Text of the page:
Talking about tomorrow


Equality legislation and rights

The Equality Act

The Equality Act protects disabled people from discrimination at work, in education, when accessing public and private services, goods and facilities, and when renting or buying a home.

Employers, education providers and providers of services, goods and facilities must ensure disabled people are not at a significant disadvantage compared to non-disabled people.

This also applies to volunteering, work experience or unpaid internships.

At work, employers must make ‘reasonable adjustments’ to support a disabled person to carry out their job, and must not treat them less favourably than non-disabled people, whether intentionally or not. In practice, this could mean providing flexible working hours, allowing extra time off for medical appointments, or allowing someone to work from home.

The Equality & Human Rights Commission enforce the Equality Act. They have information, advice, resources and guides on their website. Anyone can contact them if they think someone isn’t upholding their duties under the Act.

Disclosing a disability or health condition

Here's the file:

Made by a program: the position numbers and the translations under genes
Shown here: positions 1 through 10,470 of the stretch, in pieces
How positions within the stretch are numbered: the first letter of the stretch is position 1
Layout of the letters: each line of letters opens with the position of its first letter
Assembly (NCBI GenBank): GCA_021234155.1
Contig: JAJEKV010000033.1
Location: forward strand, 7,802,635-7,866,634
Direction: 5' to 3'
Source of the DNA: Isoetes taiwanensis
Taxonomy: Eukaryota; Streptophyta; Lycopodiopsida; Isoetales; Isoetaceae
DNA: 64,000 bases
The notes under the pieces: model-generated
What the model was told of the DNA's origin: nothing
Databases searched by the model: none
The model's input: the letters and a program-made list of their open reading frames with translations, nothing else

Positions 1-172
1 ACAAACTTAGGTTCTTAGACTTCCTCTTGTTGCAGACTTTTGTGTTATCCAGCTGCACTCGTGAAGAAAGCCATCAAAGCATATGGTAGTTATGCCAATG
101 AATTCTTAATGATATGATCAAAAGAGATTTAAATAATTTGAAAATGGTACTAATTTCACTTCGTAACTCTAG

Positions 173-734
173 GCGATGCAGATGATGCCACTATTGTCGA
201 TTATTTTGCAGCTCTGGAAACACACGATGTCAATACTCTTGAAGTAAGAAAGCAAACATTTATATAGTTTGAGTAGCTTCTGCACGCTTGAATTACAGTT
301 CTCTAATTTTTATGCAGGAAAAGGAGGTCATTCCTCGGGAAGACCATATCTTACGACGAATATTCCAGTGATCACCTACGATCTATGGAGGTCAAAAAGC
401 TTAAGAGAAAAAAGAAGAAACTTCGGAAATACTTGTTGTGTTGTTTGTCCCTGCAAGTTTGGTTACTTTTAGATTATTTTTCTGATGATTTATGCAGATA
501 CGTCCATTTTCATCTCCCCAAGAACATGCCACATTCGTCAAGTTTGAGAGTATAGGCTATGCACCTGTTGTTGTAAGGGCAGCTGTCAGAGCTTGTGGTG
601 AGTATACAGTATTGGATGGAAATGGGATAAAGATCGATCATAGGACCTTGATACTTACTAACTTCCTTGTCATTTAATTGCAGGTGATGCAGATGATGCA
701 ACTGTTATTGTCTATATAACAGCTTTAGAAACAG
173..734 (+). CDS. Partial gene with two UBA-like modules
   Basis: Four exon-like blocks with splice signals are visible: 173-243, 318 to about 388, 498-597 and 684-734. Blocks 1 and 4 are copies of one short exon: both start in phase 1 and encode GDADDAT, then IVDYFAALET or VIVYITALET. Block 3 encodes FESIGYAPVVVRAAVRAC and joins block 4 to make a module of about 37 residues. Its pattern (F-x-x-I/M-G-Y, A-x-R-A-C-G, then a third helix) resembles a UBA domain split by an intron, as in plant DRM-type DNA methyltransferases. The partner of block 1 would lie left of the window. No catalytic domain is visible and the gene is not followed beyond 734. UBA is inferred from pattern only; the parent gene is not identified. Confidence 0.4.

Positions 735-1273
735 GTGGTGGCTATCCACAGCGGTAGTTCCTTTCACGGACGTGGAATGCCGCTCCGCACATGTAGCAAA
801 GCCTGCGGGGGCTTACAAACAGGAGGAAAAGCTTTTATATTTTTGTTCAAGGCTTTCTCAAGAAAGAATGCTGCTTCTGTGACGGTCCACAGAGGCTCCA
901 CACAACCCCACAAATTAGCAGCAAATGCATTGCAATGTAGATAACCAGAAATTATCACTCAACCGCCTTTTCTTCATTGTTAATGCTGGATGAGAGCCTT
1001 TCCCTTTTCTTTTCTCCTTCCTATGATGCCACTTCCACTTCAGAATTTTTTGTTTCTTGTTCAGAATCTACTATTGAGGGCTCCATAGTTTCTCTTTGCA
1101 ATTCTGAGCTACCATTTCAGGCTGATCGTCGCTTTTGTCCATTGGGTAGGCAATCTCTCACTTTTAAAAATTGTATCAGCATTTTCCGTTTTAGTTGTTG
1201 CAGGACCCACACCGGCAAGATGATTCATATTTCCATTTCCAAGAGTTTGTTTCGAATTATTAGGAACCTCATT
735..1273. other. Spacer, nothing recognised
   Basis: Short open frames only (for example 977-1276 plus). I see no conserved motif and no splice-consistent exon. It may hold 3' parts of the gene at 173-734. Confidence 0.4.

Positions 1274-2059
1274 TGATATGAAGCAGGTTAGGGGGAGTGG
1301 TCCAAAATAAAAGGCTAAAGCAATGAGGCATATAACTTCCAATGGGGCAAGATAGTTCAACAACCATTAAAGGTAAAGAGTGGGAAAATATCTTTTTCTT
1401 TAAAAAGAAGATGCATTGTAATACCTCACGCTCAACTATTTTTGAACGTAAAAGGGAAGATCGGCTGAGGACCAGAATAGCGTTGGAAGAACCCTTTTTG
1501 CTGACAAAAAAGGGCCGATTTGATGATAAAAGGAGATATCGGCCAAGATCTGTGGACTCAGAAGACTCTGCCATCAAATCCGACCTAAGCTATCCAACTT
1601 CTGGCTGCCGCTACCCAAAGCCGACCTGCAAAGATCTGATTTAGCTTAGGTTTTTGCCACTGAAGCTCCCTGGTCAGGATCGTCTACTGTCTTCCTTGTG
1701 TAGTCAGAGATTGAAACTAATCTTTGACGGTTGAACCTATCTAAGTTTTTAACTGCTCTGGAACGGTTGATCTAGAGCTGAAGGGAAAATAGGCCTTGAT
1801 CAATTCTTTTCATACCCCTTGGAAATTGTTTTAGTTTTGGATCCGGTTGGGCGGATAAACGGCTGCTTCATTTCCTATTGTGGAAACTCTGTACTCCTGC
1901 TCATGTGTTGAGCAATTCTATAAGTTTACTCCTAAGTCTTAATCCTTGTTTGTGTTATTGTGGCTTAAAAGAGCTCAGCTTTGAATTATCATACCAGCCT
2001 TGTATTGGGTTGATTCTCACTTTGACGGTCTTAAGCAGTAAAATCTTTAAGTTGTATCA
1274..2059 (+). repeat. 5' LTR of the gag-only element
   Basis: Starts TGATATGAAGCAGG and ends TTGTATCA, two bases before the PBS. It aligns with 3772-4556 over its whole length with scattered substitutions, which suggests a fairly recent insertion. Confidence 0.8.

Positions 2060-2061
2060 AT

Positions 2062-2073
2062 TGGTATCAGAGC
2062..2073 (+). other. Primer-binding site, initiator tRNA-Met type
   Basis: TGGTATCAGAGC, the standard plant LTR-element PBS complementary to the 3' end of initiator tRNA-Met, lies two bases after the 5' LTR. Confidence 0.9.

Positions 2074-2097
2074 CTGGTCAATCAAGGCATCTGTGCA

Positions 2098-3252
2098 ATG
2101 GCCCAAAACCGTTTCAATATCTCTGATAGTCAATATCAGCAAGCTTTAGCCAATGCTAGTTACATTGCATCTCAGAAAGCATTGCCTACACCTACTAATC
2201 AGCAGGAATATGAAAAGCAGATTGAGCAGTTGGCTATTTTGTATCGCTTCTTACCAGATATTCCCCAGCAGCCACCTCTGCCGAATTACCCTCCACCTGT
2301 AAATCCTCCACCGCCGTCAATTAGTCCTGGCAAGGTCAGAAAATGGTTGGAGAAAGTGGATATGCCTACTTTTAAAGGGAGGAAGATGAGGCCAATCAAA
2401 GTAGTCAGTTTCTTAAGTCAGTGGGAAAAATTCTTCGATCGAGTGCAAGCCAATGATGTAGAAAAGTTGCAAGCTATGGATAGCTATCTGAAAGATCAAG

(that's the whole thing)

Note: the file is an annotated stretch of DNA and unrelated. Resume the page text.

No one has to tell an employer they have a disability unless there’s a specific health and safety concern, for example operating hazardous machinery. Many people worry that an employer won’t offer them a job if they say they are disabled.

The difficulty is that unless someone is open, they can’t ask for support or adjustments in the workplace, and this may make it harder for them to do the job effectively. An employer can’t be held responsible if they didn’t know the employee was disabled.

Openness is a personal decision and it’s illegal for employers to ask about health, disability and previous illness in application forms unless it is essential to ensure a role can be carried out safely.

Equal Opportunities Forms

These may be included in a job application pack, and ask if someone is disabled. This is legal as the form is completely optional and anonymous, and people appointing staff won’t see the answers.


If someone needs an adjustment to attend an interview – for example a sign language interpreter or a wheelchair accessible room – they must let the employer know in advance so they can make preparations. An employer should not ask about any impairment during the interview, even if it’s apparent. It is up to the interviewee if they want to discuss it or disclose any further details at this point.

After a job offer

Once someone has been offered a job, they could contact their new employer to let them know they are disabled, and discuss support and adjustments. It’s OK to involve a job/work coach or advocate if that is helpful. An employer does not have to meet all requests, but they can only reject them if the requests aren’t ‘reasonable’. Lead Scotland’s guide to the Equality Act  gives more information about what can be considered ‘reasonable’.


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